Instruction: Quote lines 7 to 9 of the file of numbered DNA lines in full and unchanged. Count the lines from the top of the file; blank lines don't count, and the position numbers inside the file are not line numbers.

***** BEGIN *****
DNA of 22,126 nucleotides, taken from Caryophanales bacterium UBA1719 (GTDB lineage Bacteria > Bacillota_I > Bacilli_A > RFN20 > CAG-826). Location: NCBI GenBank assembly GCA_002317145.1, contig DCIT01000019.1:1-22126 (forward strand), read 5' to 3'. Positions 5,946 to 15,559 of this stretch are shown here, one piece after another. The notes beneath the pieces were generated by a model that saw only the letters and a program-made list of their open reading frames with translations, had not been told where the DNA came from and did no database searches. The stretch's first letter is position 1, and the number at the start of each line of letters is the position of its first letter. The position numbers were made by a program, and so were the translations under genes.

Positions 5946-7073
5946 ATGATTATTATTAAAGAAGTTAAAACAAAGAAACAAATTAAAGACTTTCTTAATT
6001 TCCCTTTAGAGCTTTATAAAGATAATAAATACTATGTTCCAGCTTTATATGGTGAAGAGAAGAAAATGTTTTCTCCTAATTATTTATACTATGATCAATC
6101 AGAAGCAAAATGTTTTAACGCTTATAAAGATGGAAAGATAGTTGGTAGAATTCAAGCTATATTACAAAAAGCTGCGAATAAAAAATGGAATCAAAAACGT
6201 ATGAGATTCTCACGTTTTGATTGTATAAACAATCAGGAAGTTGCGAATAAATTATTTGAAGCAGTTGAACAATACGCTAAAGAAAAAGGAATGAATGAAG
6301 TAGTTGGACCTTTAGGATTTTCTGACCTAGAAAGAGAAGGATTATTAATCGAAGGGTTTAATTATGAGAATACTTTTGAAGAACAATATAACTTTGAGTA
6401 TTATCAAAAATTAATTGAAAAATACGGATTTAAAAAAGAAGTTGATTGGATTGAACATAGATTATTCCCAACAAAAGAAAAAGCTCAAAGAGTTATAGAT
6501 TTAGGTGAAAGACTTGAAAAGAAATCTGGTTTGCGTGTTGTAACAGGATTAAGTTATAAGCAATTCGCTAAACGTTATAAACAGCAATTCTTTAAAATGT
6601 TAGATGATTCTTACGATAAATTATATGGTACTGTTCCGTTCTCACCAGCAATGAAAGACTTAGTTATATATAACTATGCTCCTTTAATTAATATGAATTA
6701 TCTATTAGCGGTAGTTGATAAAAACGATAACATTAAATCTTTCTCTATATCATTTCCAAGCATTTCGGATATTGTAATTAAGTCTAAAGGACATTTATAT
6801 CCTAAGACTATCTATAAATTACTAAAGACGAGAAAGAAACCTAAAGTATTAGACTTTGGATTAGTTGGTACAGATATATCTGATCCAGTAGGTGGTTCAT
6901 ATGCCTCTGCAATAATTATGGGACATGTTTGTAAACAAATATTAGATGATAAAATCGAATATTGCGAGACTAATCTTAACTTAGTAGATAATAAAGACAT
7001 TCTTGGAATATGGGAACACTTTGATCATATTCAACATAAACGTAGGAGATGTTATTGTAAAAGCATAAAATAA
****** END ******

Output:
6301 TAGTTGGACCTTTAGGATTTTCTGACCTAGAAAGAGAAGGATTATTAATCGAAGGGTTTAATTATGAGAATACTTTTGAAGAACAATATAACTTTGAGTA
6401 TTATCAAAAATTAATTGAAAAATACGGATTTAAAAAAGAAGTTGATTGGATTGAACATAGATTATTCCCAACAAAAGAAAAAGCTCAAAGAGTTATAGAT
6501 TTAGGTGAAAGACTTGAAAAGAAATCTGGTTTGCGTGTTGTAACAGGATTAAGTTATAAGCAATTCGCTAAACGTTATAAACAGCAATTCTTTAAAATGT